If it's so important to celebrate, then it's important enough to continue.
If they don't, they should. There were some members at the time that thought it was a mistake.
Babies are notorious for not keeping appointments. Ask someone who has had one sometime.
Limited options. This is a bonkers argument, to me. I saw a lot of folks hanging that loss on Broxton, and conveniently ignoring that the only run the Cardinals scored as on a wild pitch that allowed a run to get all the way home from second base. That was the offense. That was the sum total of the offense. Broxton was not the issue in that game. The guys holding the bat 35+ times that game were the issue.
Interesting question. All of the above is really the answer. Though, at times I've seen the Cardinals pull a pitcher from the schedule to throw bullpens and work on mechanical flaws and delivery issues in a more controlled setting than straight up competition. Going out there and repeating the same issues under competition doesn't always work. There is a point of diminishing returns there. As far as Lilliquist goes -- that is entirely possible, but it would be because of Lilliquist's background as a rehab coordinator and minor-league coach that would invite that. A lot of the coaches that the Cardinals see as teachers are in the minors, and then you have the majors where they do some teaching -- especially with this roster -- but are also focused on scouting, maintaining, and even motivating. The duties are different, and with a minor-league pitcher they're going to want the teachers.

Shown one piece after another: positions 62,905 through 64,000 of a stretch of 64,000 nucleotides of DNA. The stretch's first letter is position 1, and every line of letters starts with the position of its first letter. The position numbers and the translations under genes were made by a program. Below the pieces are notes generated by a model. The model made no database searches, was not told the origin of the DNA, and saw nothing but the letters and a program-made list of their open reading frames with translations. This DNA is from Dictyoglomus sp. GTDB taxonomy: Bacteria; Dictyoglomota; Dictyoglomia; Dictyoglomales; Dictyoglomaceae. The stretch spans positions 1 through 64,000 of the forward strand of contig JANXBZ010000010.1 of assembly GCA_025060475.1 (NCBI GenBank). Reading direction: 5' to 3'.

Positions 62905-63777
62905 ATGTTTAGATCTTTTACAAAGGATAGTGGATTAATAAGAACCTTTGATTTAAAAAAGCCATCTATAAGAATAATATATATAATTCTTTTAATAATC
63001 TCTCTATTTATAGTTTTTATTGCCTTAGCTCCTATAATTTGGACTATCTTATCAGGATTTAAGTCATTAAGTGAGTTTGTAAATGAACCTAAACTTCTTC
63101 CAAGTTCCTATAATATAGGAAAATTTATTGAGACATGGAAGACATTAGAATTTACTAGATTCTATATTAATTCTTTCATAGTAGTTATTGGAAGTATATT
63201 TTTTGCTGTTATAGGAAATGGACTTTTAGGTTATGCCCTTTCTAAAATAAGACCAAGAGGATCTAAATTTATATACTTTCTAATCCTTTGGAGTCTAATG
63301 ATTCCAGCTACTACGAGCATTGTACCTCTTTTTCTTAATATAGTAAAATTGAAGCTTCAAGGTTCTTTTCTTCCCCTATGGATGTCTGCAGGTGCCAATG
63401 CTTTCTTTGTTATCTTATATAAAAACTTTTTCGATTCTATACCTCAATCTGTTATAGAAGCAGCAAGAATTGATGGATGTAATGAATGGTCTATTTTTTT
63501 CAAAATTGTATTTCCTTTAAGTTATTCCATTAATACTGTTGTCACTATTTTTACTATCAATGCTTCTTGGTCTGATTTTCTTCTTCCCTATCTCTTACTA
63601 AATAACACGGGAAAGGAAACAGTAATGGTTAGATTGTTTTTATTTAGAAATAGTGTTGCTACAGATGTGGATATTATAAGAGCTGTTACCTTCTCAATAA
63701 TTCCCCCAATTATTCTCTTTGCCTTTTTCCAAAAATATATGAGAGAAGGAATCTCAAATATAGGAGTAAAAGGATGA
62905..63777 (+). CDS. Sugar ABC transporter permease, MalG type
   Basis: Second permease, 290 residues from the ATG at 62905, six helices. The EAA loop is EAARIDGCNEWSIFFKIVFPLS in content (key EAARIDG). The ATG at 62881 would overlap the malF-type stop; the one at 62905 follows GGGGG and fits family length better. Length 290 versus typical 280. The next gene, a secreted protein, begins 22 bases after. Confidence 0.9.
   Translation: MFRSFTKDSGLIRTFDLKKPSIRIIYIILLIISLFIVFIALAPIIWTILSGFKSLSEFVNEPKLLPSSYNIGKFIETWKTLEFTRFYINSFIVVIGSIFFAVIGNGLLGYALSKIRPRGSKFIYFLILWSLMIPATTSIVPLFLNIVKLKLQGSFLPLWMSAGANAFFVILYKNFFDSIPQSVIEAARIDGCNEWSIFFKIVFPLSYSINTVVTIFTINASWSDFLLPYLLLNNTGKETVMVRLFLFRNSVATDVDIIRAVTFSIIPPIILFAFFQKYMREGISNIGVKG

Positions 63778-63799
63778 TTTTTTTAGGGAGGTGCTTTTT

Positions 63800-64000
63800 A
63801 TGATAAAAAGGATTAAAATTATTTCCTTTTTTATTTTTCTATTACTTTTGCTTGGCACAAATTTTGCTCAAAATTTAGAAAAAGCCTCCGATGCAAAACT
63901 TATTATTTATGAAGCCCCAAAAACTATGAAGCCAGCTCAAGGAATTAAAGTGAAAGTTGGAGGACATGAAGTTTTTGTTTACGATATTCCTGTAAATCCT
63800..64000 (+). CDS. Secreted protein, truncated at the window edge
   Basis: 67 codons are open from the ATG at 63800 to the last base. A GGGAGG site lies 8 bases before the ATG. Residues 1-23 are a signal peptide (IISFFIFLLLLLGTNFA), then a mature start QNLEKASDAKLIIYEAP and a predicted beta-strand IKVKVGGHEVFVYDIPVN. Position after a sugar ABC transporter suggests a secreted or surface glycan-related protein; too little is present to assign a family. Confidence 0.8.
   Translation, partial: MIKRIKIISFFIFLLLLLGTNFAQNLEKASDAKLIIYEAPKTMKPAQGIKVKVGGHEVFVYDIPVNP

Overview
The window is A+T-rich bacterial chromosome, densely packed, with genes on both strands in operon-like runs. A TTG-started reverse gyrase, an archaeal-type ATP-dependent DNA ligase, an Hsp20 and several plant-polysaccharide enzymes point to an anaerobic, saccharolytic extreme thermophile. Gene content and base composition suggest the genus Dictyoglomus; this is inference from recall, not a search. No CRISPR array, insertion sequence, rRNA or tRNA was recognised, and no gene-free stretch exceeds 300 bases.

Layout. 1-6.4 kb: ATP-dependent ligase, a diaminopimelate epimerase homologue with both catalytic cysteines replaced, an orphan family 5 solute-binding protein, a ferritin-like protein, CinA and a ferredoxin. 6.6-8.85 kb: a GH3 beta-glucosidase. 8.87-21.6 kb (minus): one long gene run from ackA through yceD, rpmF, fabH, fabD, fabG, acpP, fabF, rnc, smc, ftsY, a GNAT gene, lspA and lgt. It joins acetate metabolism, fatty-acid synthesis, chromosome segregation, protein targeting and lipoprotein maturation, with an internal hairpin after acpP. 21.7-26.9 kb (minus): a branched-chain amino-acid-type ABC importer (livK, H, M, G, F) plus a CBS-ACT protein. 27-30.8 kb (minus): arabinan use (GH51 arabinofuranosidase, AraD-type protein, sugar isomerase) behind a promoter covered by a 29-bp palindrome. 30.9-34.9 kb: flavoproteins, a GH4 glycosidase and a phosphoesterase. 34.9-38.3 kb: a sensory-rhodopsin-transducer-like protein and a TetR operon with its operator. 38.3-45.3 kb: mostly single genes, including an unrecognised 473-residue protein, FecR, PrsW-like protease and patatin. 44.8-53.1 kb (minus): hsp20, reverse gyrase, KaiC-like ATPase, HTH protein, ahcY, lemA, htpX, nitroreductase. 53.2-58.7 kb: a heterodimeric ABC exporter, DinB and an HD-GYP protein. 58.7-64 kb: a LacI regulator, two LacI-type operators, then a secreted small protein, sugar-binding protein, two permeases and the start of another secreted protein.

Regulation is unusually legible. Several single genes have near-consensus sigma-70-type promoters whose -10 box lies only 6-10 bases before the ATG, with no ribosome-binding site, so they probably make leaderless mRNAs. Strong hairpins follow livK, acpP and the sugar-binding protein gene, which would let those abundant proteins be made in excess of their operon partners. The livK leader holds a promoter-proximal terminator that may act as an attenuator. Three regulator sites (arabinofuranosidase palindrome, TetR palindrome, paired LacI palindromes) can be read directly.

Good question. Few. Very few. That's why Eaton went for so much.